"Bulk of these bad loans are amounts due from private corporate houses, business enterprises and industrial houses. It is not wise to hand over the banks to the very same private sector responsible for the huge bad loans in the banks, he said."
Chennai, May 20 - Five bank unions will hold a nationwide protest Friday opposing the Nayak Committee recommendations, said a union leader.
Members in their individual capacity will also voice their views before the Reserve Bank of India (RBI).
Five unions will demonstrate across the country Friday against the Nayak Committee recommendations, All India Bank Employees Association (AIBEA) general secretary C.H. Venkatachalam told IANS Tuesday.
The four unions besides AIBEA are All India Bank Officers' Association (AIBOA), Bank Employees Federation of India (BEFI), Indian National Bank Employees Federation (INBEF) and Indian National Bank Officers Congress (INBOC).
The RBI had constituted an expert committee under the chairmanship of P.J. Nayak, former chairman of Axis Bank, to review governance of boards of banks in India.
The committee submitted its report recently and the RBI asked for comments from the public on it by June 12, 2014.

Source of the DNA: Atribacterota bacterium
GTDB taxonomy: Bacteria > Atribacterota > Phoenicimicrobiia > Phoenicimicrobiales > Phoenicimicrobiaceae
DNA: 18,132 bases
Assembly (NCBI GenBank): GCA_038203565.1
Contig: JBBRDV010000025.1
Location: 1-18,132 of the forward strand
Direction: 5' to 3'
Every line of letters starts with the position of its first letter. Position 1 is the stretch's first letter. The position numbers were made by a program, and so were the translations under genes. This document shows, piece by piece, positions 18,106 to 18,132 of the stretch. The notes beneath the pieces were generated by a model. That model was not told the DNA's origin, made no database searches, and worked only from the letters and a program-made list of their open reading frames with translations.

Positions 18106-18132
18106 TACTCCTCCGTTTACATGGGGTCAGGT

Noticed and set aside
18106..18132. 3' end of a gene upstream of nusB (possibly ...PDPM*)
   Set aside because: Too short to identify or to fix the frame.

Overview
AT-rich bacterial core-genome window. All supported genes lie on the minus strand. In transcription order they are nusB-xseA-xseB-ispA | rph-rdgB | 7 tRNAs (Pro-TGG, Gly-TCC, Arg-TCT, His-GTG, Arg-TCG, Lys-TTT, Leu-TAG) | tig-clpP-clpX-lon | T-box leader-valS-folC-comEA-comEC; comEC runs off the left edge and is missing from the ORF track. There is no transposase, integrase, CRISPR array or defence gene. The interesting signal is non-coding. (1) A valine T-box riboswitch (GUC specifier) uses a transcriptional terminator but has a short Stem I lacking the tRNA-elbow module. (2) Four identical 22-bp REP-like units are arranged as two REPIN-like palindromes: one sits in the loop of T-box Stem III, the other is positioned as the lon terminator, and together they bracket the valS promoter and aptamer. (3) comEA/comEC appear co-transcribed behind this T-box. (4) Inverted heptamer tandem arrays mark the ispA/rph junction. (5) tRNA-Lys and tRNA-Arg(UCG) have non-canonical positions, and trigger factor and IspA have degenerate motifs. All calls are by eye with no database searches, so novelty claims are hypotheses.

Venkatachalam said the committee recommended reduction of government holding in public sector banks to less than 50 percent, merging government banks, keeping out government banks from the ambit of Central Vigilance Commission and Right to Information Act, transferring government's holdings to an investment company and repealing the Bank Nationalisation Act.
He said the main challenge before the banks is the increasing bad loans (more than Rs.5 trillion today).
Bulk of these bad loans are amounts due from private corporate houses, business enterprises and industrial houses. It is not wise to hand over the banks to the very same private sector responsible for the huge bad loans in the banks, he said.
Queried about the new National Democratic Alliance (NDA) government, he said we have seen its actions. He said the earlier NDA government had proposed to amend the Bank Nationalisation Act to bring down its stake in banks to 33 percent.